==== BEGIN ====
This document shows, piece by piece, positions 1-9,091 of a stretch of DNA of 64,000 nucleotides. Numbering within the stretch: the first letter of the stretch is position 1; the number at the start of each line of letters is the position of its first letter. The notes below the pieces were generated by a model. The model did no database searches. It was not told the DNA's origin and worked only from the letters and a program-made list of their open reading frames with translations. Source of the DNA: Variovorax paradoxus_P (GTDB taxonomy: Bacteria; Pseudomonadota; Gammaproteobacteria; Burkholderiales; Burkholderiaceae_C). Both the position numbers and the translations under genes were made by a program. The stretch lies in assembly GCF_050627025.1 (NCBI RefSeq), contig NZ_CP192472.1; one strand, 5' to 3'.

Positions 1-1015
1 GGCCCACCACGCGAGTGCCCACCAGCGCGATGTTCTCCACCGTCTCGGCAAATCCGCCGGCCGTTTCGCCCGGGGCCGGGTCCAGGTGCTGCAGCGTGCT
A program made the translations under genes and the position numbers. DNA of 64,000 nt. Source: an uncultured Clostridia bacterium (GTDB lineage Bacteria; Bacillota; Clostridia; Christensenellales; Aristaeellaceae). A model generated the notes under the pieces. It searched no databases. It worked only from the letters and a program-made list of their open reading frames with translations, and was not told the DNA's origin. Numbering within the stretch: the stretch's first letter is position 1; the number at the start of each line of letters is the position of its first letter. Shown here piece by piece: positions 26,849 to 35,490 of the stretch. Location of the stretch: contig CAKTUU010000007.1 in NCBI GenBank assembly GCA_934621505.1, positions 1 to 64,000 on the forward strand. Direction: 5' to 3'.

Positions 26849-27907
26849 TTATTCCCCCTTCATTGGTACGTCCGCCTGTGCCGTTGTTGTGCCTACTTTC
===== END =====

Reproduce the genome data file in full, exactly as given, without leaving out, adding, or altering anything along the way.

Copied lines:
This document shows, piece by piece, positions 1-9,091 of a stretch of DNA of 64,000 nucleotides. Numbering within the stretch: the first letter of the stretch is position 1; the number at the start of each line of letters is the position of its first letter. The notes below the pieces were generated by a model. The model did no database searches. It was not told the DNA's origin and worked only from the letters and a program-made list of their open reading frames with translations. Source of the DNA: Variovorax paradoxus_P (GTDB taxonomy: Bacteria; Pseudomonadota; Gammaproteobacteria; Burkholderiales; Burkholderiaceae_C). Both the position numbers and the translations under genes were made by a program. The stretch lies in assembly GCF_050627025.1 (NCBI RefSeq), contig NZ_CP192472.1; one strand, 5' to 3'.

Positions 1-1015
1 GGCCCACCACGCGAGTGCCCACCAGCGCGATGTTCTCCACCGTCTCGGCAAATCCGCCGGCCGTTTCGCCCGGGGCCGGGTCCAGGTGCTGCAGCGTGCT
A program made the translations under genes and the position numbers. DNA of 64,000 nt. Source: an uncultured Clostridia bacterium (GTDB lineage Bacteria; Bacillota; Clostridia; Christensenellales; Aristaeellaceae). A model generated the notes under the pieces. It searched no databases. It worked only from the letters and a program-made list of their open reading frames with translations, and was not told the DNA's origin. Numbering within the stretch: the stretch's first letter is position 1; the number at the start of each line of letters is the position of its first letter. Shown here piece by piece: positions 26,849 to 35,490 of the stretch. Location of the stretch: contig CAKTUU010000007.1 in NCBI GenBank assembly GCA_934621505.1, positions 1 to 64,000 on the forward strand. Direction: 5' to 3'.

Positions 26849-27907
26849 TTATTCCCCCTTCATTGGTACGTCCGCCTGTGCCGTTGTTGTGCCTACTTTC